We are mighty beings! Our explorations are more successful that anything else we do… than any estimation of the odds would seem to merit. Every discovery, from genome to Mars Rovers and Pluto missions to ever-improving weather models, to vanquishing diseases should swell your chest with pride. (Watch the end of http://tinyurl.com/wrathaddicts)

I assert that there may even be theological significance to these fantastic scientific wonders we're achieving. As if it's meant to be. Our purpose.

== A lunar station? ==

What is our future in space? Michio Kaku takes a bold look at The Future of Humanity: Transforming Mars, Interstellar Travel, Immortality, and Our Destiny Beyond Earth, which ranges over topics from AI and nanotechnology to astrophysics, terraforming and FTL, with a far-seeing eye on how we will survive as a species in a space-based civilization. Even so... there are those who oppose this vision....

Forget math in favor of dogma! “Commerce Secretary Wilbur Ross talks about “turning the moon into a kind of gas station for outer space. The plan is to break down the ice [there] into hydrogen and oxygen, use those as the fuel propellant." Rockets would not need as much thrust leaving Earth if they only had to get to the moon, he said. "Then at the moon, you have very low gravity so you don't need so much thrust to go from the moon to Mars, for example, or another asteroid."

It sounds like something cool to help propel us forward with science, pragmatism and adventure, right?  Wrong. There are no levels and no ways that this makes sense, even slightly. This Republican fixation on “return to the moon” is a calamitous error and utter waste of time and resources. 

To be clear, I rejoiced when my friend and former boss James Arnold saw his theory proved true -- that there’s some ice in dark niches at the lunar poles. Indeed, a day may come when some lunar settlement or city might use that ice, recycling it carefully so that it lasts.  But that won’t happen if we squander it on making rocket fuel whose principal use is to blast out of the lunar gravity well.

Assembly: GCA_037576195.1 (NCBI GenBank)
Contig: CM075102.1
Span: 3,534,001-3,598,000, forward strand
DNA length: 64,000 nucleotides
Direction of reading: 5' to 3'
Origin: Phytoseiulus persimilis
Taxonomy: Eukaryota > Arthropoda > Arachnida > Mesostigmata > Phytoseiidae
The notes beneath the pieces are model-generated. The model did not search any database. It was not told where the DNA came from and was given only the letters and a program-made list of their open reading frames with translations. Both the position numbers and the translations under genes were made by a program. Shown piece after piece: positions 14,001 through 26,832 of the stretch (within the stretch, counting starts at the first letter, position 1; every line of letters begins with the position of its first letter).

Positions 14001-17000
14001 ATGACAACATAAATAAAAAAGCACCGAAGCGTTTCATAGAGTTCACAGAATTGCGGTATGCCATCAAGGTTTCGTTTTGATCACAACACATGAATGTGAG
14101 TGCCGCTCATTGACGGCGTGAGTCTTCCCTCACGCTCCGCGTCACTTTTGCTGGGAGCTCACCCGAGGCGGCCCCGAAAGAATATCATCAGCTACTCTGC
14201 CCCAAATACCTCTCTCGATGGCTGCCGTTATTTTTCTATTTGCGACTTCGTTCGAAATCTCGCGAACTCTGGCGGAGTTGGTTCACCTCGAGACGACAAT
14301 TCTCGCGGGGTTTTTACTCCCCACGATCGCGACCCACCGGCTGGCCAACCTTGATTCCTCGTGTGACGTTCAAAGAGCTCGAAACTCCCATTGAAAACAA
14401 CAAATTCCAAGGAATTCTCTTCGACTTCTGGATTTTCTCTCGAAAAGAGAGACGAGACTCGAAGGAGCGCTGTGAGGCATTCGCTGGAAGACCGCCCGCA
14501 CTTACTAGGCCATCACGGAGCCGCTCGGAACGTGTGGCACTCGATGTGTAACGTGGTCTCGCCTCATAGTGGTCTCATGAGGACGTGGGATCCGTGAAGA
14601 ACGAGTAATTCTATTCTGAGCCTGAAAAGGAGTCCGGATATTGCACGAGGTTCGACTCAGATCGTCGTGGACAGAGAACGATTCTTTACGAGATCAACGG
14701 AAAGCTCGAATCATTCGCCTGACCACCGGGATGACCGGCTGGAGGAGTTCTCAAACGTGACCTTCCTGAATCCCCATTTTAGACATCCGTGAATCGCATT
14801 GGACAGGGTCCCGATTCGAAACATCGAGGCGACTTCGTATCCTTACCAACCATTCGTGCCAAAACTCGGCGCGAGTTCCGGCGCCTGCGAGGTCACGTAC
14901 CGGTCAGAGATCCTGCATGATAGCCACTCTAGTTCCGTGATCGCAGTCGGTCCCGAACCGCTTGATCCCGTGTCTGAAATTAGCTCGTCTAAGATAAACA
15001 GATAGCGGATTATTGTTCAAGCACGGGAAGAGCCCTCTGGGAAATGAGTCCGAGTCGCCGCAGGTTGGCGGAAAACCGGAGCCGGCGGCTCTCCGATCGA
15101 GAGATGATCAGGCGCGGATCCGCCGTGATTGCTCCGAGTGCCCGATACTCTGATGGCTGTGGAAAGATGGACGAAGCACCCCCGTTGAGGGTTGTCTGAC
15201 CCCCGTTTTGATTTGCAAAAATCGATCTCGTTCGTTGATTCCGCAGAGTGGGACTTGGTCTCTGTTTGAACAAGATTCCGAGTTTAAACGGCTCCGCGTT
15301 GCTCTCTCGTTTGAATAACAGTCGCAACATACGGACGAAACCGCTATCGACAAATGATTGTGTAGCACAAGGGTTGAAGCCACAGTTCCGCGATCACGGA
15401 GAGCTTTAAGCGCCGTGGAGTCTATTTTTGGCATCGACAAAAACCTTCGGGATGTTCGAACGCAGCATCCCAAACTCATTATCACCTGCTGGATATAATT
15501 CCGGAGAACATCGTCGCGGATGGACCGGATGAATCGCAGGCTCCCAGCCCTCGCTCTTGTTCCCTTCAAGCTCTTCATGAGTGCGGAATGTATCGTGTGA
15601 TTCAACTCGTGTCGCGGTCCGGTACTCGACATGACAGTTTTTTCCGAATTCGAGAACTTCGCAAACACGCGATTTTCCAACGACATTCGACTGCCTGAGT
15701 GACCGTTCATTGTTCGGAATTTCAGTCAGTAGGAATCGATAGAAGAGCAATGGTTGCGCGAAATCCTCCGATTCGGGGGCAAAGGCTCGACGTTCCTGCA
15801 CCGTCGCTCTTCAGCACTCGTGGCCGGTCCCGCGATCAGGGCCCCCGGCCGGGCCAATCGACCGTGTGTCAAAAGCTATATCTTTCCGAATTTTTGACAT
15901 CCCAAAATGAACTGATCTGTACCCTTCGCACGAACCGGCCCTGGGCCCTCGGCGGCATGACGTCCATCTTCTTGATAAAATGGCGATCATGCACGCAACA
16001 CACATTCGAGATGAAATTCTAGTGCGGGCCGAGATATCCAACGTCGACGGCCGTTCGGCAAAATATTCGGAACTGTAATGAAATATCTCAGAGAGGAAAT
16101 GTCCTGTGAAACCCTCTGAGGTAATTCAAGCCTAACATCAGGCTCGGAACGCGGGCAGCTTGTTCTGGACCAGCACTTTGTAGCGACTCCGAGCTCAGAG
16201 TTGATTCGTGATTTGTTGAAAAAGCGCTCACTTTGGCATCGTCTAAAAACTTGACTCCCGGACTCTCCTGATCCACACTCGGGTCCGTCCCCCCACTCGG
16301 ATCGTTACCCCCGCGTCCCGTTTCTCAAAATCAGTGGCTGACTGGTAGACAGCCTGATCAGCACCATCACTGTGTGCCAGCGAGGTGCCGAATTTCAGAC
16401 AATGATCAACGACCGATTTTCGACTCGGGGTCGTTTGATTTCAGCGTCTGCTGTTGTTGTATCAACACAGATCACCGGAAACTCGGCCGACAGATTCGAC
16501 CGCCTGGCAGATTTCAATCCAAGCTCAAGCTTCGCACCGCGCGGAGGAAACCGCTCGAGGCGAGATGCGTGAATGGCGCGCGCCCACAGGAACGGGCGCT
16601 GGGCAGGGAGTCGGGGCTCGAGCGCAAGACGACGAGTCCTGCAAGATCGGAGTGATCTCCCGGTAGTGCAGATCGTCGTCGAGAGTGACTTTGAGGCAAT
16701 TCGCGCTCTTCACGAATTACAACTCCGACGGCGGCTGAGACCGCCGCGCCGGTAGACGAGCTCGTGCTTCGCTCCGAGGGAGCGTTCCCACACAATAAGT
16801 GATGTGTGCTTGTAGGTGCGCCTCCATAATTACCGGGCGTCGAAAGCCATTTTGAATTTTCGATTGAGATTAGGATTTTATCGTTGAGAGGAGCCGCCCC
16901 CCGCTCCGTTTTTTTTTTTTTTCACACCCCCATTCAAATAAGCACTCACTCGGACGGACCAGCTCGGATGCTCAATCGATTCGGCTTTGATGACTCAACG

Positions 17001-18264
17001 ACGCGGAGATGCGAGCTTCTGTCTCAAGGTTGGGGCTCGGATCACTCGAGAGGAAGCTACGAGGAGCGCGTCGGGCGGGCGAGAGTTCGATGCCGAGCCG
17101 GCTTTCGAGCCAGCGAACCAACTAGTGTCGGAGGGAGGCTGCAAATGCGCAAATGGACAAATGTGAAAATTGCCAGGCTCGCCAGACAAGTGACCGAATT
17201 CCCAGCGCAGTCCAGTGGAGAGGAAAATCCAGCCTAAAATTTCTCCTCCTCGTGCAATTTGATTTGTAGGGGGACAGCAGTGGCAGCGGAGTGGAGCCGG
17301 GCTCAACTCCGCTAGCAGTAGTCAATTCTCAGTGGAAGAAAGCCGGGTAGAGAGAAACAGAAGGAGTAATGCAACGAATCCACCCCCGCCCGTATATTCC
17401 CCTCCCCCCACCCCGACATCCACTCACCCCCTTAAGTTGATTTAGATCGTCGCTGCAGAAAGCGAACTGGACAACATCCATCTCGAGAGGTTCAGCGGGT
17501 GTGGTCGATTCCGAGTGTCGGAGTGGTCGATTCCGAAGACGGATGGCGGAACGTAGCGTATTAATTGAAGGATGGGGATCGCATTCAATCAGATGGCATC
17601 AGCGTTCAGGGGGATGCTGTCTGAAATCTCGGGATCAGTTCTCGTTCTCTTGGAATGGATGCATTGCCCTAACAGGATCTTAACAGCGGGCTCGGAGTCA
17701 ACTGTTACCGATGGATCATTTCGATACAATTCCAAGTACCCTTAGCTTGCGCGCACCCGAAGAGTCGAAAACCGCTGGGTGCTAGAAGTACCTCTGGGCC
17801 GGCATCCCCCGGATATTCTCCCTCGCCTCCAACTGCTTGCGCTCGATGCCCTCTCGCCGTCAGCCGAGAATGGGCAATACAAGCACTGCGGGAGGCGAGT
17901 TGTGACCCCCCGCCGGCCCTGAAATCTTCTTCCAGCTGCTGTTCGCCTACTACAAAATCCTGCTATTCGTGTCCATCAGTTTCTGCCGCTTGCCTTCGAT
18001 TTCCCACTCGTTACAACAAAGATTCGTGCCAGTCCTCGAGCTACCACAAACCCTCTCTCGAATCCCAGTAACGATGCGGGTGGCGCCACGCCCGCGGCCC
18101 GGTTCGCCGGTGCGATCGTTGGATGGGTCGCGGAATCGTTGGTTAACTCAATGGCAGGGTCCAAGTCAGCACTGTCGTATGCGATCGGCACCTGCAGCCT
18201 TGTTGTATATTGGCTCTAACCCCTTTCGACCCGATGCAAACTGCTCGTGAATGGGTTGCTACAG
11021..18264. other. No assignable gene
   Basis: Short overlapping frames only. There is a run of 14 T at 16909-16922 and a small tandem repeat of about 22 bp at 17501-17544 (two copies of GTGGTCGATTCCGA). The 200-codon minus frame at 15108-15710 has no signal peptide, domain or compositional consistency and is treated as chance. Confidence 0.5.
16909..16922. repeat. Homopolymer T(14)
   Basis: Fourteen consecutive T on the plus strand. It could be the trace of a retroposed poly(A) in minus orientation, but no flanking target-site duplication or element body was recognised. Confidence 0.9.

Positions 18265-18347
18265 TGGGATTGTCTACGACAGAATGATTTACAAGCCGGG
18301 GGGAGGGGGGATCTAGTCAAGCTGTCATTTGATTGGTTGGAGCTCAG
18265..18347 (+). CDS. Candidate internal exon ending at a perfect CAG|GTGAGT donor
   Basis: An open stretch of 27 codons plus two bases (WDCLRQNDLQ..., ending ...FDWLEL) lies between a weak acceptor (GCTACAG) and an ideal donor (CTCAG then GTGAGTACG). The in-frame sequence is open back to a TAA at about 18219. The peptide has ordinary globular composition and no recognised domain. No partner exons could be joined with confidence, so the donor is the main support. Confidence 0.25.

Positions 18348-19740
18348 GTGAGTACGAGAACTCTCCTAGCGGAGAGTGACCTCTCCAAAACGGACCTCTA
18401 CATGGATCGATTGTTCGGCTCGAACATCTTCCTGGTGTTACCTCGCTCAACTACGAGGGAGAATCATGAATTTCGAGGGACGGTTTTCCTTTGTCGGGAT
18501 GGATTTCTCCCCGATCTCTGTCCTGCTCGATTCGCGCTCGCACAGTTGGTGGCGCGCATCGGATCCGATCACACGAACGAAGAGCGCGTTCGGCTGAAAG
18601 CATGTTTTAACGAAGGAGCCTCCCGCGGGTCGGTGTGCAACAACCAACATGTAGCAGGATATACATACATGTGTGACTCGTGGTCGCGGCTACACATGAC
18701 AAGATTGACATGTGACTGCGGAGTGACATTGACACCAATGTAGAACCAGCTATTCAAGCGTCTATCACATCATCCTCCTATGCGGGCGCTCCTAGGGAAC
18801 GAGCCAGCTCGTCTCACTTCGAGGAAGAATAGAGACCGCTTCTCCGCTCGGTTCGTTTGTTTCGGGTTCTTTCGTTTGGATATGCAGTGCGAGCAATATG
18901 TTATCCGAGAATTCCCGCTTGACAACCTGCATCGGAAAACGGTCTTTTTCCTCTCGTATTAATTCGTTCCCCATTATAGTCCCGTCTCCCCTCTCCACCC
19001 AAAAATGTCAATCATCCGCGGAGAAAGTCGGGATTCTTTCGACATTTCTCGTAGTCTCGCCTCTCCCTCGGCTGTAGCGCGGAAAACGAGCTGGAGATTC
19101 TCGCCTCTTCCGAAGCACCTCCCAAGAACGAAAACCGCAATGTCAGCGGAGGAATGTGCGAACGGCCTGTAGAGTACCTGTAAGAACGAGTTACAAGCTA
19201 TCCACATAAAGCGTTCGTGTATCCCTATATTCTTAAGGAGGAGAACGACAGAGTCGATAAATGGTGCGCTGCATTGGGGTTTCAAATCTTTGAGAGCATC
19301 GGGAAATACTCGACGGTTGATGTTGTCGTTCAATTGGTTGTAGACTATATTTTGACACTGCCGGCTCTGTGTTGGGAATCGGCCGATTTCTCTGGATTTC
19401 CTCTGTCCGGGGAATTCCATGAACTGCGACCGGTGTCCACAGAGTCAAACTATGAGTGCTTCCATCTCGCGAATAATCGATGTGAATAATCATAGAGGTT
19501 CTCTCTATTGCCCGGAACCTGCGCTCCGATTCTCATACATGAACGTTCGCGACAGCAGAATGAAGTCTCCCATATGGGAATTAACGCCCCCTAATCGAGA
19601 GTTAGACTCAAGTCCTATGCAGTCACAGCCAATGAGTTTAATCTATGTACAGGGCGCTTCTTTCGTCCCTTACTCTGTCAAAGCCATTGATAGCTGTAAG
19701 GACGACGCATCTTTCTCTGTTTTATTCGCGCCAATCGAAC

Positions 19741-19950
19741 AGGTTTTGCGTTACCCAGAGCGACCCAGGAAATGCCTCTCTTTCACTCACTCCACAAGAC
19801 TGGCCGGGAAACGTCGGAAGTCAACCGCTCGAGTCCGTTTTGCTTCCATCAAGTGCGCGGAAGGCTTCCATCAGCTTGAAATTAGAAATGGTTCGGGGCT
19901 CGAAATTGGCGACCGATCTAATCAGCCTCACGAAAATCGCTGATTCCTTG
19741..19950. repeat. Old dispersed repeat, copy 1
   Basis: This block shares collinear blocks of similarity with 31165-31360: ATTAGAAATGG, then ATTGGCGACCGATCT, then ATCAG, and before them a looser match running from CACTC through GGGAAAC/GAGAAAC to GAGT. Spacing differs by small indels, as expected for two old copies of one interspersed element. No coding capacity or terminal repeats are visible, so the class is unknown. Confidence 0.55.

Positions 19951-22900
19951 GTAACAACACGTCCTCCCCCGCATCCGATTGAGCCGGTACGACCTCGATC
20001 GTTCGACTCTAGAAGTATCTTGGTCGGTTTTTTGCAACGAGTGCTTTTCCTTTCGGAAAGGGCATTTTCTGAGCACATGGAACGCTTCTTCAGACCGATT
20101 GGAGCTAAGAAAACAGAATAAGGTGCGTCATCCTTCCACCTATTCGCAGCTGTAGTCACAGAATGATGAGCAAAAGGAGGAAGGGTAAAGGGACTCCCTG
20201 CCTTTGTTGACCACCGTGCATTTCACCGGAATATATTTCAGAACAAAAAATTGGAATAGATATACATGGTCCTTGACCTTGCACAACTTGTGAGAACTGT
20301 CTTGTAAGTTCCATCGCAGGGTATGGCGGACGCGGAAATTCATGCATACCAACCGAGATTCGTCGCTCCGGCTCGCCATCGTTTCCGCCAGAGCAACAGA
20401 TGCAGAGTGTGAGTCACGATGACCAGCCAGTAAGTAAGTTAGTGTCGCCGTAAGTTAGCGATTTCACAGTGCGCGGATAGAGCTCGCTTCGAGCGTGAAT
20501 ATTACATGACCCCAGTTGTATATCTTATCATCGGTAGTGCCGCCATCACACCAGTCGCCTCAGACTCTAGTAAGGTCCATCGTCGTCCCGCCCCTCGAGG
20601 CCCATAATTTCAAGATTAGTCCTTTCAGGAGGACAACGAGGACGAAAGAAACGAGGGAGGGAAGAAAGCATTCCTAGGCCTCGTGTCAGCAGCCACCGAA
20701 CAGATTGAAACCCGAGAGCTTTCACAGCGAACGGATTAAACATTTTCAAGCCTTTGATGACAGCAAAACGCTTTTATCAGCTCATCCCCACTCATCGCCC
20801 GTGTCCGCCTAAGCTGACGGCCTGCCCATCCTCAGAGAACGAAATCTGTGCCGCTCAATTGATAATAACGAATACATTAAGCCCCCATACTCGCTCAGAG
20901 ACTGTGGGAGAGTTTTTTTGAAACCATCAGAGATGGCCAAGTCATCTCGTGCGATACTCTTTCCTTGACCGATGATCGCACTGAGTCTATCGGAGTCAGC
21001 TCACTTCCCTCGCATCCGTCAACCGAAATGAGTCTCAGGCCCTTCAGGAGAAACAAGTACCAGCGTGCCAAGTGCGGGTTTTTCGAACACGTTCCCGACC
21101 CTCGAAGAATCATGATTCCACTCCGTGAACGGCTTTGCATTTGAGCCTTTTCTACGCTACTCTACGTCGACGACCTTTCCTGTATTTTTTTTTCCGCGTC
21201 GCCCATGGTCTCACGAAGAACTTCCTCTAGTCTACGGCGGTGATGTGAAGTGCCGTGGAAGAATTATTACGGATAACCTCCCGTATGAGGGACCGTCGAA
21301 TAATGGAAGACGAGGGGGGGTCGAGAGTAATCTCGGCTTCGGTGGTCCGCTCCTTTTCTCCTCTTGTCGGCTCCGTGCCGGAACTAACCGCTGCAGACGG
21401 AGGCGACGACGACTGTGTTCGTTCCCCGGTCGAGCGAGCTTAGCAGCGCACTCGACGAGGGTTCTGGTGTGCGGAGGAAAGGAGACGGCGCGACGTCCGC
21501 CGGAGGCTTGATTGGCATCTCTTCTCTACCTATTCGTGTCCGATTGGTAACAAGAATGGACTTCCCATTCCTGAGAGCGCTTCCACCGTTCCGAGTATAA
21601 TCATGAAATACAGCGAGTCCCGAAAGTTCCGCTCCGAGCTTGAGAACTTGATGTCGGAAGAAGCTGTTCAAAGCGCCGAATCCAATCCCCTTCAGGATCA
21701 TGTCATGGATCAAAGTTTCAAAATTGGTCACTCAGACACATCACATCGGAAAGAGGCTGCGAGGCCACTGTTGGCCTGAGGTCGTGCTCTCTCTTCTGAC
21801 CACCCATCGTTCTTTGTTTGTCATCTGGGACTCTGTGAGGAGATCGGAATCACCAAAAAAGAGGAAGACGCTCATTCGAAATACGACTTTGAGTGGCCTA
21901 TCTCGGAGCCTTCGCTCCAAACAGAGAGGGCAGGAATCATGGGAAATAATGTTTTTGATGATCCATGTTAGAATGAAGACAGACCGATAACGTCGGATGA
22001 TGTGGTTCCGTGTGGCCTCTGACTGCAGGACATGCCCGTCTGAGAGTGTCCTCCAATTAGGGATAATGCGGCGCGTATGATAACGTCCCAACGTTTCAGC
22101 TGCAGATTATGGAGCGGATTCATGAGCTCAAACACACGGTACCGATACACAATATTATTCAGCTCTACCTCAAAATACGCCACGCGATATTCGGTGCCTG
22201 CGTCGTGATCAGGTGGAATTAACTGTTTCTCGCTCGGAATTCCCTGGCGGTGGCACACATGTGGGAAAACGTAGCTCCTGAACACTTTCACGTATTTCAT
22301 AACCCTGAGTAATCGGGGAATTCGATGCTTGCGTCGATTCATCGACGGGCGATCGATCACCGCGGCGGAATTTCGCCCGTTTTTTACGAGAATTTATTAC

Watch Republican eyes glaze over when you use… numbers, or terms like “delta V”; but here goes.  It takes 6.3 km/sec of velocity change to get from Low Earth Orbit (LEO) to the lunar surface, almost all of which must be done at high acceleration, with chemical rockets. No high efficiency ion engines or sails.  And that leaves out the penalty-cost of going to the lunar poles.  In contrast, the large population of NEOs or Near-Earth Asteroids can be reached with delta V of about 5.5 km/sec.  That’s a small but significant advantage to asteroids…

… that expands a lot when you then add in the cost of launching from the lunar surface. Again, with low efficiency chemical rocketry, whereas much of the transit to-from NEOs can be done by ion-drive or sail.  And note, from a typical NEO, the added delta V needed, to reach Mars, is only about 2 km/sec.

Now, you pay a price for the easy energetics to NEOs, and that cost is TIME. It can take a whole lot longer to reach asteroids, which is why we must develop excellent robotic systems, first to access the copious amounts of water there (vastly more than at the lunar poles), and later for the hundreds of trillions of dollars worth of mineral wealth out there, from iron (for use in space) to platinum and gold. (This is one reason why legacy Earth-resource moguls in the GOP are desperate to divert us to the Moon, because nothing there threatens their monopolies and sunk costs in Earthly mines.)

So yes, asteroid mining will be mostly robotic. The moon is a better place for humans to use the scanty lunar water for the one purpose Andy Weir's Artemis speculates that dustball is good for, in the near term… tourism.  

Leave the dusty surface to others (for now.) Elsewhere, I explain why a lunar ORBITAL station has huge utility – in at least five ways – and the U.S. should concentrate its manned efforts there, not on imitating Apollo landings.

But it is asteroids where tech billionaires foresee our future in space, all getting rich together out there. And NEOs will prepare us to utilize Phobos! Possibly one of the most valuable places in the Solar System and our real gateway to the Red Planet.

No, Wilbur Ross, we are not fooled by the fact that you schooled yourself to say words like “hydrogen” and “oxygen.” Your incantations still distill down to waging war on science, reason, ambition and the United States of America.

See my postings elsewhere about the issue of Trump's science adviser and the destruction of OSTP.  This article explored the turn back to the moon and the reporter published my response. Thoughts that I updated here.

Oh, we can accomplish anything, if we shrug off gloom. Here, Bill Gates reviews Pinker’s latest tome “Enlightenment Now,” a vigorous defense of our stunningly successful civilization, against the gloom merchants seeking to wreck citizen belief in ourselves. The only thing that will make a difference, over the long run.  

As I wrote in The Postman, by the way.